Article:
Presentation on theme: "Dr. Adriana-Cornelia Marica & Alexandru Daniel"— Presentation transcript:
1Dr. Adriana-Cornelia Marica & Alexandru Daniel Using seasonal climate forecasts and the CROPWAT model for irrigation planning and managementDr. Adriana-Cornelia Marica & Alexandru DanielROMANIAWMO & COST 718 Expert Meeting on Weather, Climate and Farmers, Geneve, Switzerland, November 2004
2Aim: describe the experience of Romania as an example of application of seasonal climate forecast in the agriculture sector; demonstrate how seasonal climate forecast combined with the CROPWAT model can estimate the soil water deficits during maize growing season of 2003.
3Objectives: evaluate and predict a few months in advance the daily and total soil moisture deficit during maize vegetation period in the rainfed and irrigated conditions; compare various options for water supply and irrigation management; assess yield reduction due to crop stress under rainfed conditions or deficit irrigation; compare the model results and analyze the skill level of seasonal forecast;
4Sites in the southern region of Romania used for soil water deficits assessment
5Benefits for Agriculture: Seasonal Forecasts:predict major climate trends over a period of several months to a few seasons; indicate areas where there is an increased likelihood of some deviation from the climate mean (dry or wet, warm or cold conditions);Benefits for Agriculture:offer the potential for farmers to plan and take decisions on crop management (if to sow or not, to spray or not, to irrigate or not); modify decisions to decrease unwanted impacts or take advantage of expected favorable conditions.
6The monthly means values of temperature and rainfall estimated by seasonal forecast for the interval June-September 2003, as compared with the normal
7Functions of CROPWAT model: Is a method to support decision making for irrigation planning and management;Calculates reference evapotranspiration, crop water requirements and irrigation requirements;Develop irrigation schedules based on a daily soil-moisture balance;Allows the development of recommendations for improved irrigation practices, the planning of irrigation schedules and the assessment of production under rainfed conditions or deficit irrigation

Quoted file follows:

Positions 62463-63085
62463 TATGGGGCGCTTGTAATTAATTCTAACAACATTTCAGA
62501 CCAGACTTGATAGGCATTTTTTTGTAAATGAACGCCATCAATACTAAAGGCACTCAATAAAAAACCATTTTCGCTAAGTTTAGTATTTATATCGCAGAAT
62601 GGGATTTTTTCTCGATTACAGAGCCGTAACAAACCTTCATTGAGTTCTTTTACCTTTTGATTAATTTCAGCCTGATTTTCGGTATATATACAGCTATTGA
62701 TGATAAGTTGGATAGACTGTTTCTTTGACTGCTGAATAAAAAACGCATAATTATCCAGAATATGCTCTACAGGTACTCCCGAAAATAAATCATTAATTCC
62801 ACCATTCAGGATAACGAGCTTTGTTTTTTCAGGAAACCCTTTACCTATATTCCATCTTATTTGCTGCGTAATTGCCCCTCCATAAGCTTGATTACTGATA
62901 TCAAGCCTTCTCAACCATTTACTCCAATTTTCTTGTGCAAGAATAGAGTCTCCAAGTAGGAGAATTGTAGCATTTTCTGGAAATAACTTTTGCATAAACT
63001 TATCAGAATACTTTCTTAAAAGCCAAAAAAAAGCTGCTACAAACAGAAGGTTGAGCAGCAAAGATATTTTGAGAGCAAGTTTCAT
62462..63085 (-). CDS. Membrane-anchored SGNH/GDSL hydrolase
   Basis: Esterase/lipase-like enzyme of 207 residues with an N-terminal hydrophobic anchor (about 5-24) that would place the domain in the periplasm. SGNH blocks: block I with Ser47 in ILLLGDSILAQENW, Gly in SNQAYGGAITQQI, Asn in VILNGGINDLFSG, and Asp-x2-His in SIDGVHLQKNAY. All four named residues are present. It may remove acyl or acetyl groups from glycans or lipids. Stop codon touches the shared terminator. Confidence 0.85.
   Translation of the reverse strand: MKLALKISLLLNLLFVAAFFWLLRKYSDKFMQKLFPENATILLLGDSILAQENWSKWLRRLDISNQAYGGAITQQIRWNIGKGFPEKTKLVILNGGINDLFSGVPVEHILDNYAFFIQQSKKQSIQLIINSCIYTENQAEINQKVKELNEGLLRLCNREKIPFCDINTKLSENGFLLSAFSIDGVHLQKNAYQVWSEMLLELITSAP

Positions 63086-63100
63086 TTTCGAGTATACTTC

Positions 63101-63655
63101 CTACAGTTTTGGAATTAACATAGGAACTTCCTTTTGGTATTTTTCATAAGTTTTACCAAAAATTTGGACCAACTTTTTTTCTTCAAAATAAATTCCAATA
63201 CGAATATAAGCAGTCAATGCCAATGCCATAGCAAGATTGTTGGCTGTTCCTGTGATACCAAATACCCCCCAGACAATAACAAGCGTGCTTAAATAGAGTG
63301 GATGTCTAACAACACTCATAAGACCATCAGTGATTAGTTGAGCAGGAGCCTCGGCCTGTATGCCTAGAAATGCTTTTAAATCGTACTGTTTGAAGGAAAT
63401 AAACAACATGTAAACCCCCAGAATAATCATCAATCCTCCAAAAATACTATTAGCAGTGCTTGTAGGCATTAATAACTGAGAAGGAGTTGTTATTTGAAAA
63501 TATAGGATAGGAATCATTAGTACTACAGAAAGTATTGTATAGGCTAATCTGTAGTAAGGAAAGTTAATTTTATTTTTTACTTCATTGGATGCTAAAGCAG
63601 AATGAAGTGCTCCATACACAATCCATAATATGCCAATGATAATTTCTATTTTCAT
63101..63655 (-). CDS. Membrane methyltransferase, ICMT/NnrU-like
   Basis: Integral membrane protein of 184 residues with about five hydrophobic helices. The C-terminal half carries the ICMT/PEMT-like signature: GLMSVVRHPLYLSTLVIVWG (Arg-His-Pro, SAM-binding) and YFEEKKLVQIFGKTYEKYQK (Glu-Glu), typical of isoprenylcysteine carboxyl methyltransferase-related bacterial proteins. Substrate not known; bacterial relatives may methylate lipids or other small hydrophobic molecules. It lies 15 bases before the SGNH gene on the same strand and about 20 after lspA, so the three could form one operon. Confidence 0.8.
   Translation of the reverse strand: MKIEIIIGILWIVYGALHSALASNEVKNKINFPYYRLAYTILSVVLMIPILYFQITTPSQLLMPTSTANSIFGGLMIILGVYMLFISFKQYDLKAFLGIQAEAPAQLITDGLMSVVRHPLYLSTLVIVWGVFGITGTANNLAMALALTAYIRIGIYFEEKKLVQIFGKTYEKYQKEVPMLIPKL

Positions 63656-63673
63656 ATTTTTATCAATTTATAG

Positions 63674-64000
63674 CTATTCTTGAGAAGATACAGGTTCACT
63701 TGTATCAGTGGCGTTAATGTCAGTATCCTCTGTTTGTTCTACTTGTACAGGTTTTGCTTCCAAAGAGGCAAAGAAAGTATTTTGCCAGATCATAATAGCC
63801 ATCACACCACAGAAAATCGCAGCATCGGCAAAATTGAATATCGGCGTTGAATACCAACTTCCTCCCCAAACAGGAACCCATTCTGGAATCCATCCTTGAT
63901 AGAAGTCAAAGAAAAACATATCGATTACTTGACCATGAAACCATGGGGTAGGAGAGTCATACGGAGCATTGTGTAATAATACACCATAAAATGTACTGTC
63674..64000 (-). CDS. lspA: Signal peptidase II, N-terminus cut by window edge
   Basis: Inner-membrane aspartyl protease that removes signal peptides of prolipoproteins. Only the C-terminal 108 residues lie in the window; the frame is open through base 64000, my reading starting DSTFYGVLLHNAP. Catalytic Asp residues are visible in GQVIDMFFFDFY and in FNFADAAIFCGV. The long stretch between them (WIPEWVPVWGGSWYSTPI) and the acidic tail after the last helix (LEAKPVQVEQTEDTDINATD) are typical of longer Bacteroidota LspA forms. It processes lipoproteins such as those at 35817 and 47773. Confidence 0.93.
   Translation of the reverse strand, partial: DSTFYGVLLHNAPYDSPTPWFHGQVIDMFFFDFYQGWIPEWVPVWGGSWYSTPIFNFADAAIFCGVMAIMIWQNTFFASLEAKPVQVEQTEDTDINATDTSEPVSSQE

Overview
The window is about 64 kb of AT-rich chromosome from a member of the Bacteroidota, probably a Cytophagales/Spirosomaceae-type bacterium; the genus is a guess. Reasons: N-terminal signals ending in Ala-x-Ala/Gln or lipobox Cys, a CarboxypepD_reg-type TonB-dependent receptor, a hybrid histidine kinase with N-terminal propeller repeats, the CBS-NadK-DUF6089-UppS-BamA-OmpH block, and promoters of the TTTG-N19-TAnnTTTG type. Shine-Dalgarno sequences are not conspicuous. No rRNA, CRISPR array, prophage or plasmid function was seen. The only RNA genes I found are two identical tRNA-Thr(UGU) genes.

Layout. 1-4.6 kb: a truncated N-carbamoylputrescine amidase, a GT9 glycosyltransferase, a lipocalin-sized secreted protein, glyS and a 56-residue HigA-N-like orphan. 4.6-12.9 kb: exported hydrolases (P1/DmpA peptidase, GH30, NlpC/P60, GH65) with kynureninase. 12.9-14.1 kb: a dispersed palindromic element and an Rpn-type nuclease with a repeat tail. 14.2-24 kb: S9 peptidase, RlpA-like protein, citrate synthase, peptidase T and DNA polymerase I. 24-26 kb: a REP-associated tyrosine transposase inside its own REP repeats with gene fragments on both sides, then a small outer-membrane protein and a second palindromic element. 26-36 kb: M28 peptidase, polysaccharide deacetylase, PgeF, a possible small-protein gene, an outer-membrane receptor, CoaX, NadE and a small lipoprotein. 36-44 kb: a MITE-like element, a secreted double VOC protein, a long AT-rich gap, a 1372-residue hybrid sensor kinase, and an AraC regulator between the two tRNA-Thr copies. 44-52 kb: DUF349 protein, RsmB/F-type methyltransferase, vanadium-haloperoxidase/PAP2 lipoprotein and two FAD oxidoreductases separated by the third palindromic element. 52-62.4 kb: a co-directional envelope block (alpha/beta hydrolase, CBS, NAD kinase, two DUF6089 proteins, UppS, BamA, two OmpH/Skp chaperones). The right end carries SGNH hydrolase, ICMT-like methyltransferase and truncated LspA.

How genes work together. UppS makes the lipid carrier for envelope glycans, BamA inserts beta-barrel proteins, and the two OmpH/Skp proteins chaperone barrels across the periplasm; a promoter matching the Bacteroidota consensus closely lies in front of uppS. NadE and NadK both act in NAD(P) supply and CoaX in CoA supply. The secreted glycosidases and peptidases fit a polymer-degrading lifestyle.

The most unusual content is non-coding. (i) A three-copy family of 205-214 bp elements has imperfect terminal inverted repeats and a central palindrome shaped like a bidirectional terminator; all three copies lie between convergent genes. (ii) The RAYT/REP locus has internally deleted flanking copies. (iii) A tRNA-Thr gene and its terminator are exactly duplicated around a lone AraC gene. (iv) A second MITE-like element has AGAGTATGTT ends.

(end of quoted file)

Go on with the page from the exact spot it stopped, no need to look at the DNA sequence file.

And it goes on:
8Input data used: Monthly means climatic data: measured during April-May 2003 (min.& max. temp., humidity, sunshine duration, wind speed and monthly rainfall)estimated by seasonal forecasat for June-September 2003 (air temperature and rainfall)Crop data: real sowing date: 20 April (Calarasi) / 5 May 2003 (Tg.Jiu) standard crop coefficient (Kc), crop yield data (Ky)and depletion fraction (P)Soil data: total available moisture: 227/191 mm initial available soil moisture: 170 mm/163 mm maximum root infiltration rate: 40 mm/day maximum rooting depth: 1m
9Model application:Running the CROPWAT model with rainfed maize in the forecasted and real weather conditions;Running the model with application of irrigation using different scheduling criteria: irrigate at fixed intervals and depths; irrigate when 70% of total available soil moisturedepletion occurs; irrigate when 70 and 100% of readily soil moisturedepletion occurs.
10ResultsDaily soil moisture deficit simulated with CROPWAT model during rainfed maize growing season, in the weather forecast conditions for summer 2003TAM: total available moisture,RAM: readily available moistureSMD: soil moisture deficit
11Cumulated values on the whole vegetation period of maize variables simulated with CropWat in the estimated weather condition of 2003SitesTotal Rain (mm)Eff.Rain (mm)SMD (mm)Yield Red. (%)CalarasiTg. Jiu14439813533944316553%4%
12Simulated results for irrigated maize at Calarasi site in the forecast weather conditions for summer 2003, using two scheduling options:4 irrigation of 60mm Irrigate 70% of TAM
13Simulated results for irrigated maize at Calarasi site in the forecast weather conditions for summer 2003, using “optimal” scheduling criteria:Irrigate 70% of RAMIrrigate 100% of RAM
14The effects of the rainfed and different irrigation scheduling simulated with CROPWAT at Calarasi siteOptionsNet irrigation(mm)Yield reduction(%)RainfedIrr.fixed int&depthIrr. 70% of TAMIrr. 70% of RAMIrr. 100% of RAM-24036640544953%24%10%
15Skill levelChanges in growing season rainfall and soil moisture deficit in the seasonal weather forecast as compared with the real weather conditions-60%-35%+11%+91%
16ResultsEffects of estimated and real weather conditions on rainfed maize yield reduction due to crop stress
17CONCLUSIONS The application of seasonal weather forecast combined with CROPWAT model allows the estimation of soil water supply conditions with 3-4 months in advance and in case a skillful forecast can provides useful information for farmers to make decisions on irrigation planning and management in a dry season, avoiding yield reduction. According to the seasonal forecast for summer 2003 and the first month of autumn, in Targu Jiu the maize crop was not affected by the soil water deficit, while in Calarasi the high soil moisture deficit led to yield reduction up to 53% from the productive potential;
18CONCLUSIONS In the real weather conditions, the maize crop was affected by drought at both sites, the yield reduction percentage was 64% in Calarasi and 41% in Targu Jiu; In the most sensitive areas to drought by application of irrigation the yield losses would be significantly reduced; The comparative analysis of the simulated results has emphasized a higher skill level of seasonal forecast for Calarasi site than for Targu Jiu site; The precision level of forecast information for temperature was higher than for rainfall at both sites.